I have read this question:
The short answer to this is: We see less stars with time, due to the fact that cosmic expansion is accelerating. Although what we really see at the relevant distances are galaxies; single stars are far too far away to be resolved.
And this one:
Furthermore, over time, you are entirely correct in the assertion that the number of observable objects will increase drastically, and quite possibly infinitely. Consider that we only see x distance away which terminates at the CMB, thus limiting the number of galaxies we can see, with the furthest galaxies being the earliest evolutionary stage of galaxies. The number of "young" galaxies we can see will progressively increase as more of the veil from the CMB is pulled back through the arrival of the new light. The "young" galaxies we can see now will mature and the total number will increase.
I believe the answer is not trivial, because naively thinking, space expanding inbetween our galaxy and other galaxies, those galaxies far away should recede from us at an accelerating rate, thus eventually all disappear from our observable universe. Though, the second answer explains the opposite. My question is not just simply about stars or other objects, but specifically galaxies.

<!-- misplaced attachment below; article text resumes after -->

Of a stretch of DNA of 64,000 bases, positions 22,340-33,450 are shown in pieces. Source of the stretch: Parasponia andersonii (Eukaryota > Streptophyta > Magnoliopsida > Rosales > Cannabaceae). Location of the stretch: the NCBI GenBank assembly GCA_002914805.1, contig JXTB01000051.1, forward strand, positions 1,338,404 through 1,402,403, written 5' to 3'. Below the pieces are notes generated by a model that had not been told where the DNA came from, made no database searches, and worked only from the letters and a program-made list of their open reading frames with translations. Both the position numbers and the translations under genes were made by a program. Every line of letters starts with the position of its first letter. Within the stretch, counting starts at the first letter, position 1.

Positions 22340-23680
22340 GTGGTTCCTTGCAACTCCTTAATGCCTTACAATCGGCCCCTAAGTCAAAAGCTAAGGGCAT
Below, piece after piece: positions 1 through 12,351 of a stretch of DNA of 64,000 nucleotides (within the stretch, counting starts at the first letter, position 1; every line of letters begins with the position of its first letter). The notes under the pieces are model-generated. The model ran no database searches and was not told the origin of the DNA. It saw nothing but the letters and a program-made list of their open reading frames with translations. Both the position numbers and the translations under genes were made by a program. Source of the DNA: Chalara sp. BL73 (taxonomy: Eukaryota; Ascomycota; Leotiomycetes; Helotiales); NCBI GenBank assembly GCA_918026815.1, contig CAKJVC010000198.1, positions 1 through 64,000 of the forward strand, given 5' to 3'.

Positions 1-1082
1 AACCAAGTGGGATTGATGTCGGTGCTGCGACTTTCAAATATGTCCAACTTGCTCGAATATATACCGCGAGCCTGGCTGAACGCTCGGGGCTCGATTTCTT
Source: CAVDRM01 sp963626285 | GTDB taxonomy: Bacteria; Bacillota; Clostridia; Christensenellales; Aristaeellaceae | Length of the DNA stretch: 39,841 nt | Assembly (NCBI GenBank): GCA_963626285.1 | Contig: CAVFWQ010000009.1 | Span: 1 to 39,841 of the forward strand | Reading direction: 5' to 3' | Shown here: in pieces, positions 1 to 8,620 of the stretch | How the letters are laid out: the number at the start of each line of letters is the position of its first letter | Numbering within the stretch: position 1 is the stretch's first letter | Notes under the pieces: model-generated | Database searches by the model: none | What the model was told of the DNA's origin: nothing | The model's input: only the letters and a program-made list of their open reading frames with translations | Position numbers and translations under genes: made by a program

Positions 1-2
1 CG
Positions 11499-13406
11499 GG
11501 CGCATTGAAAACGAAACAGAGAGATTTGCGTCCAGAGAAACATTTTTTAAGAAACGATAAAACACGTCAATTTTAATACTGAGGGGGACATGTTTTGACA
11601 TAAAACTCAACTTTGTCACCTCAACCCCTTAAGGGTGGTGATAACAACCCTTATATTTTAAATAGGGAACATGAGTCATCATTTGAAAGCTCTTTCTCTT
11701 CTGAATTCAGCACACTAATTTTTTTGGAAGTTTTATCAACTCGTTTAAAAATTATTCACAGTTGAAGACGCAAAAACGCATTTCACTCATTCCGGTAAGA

There is yet another answer, which focuses not only simply on accelerating expansion, but on redshift:
As the Universe expands, more objects pop into view, since that "horizon distance" is continually getting bigger, at least in principle. In fact, though, that's a very small effect and would not lead to the night sky becoming brighter in practice. In a practical sense, our ability to see faraway objects actually decreases with time: although in principle our horizon grows, the redshift causes any given object to become unobservably faint much faster than the rate at which new stuff is brought in across the horizon.
- Will we see more or fewer galaxies because of accelerating space expansion?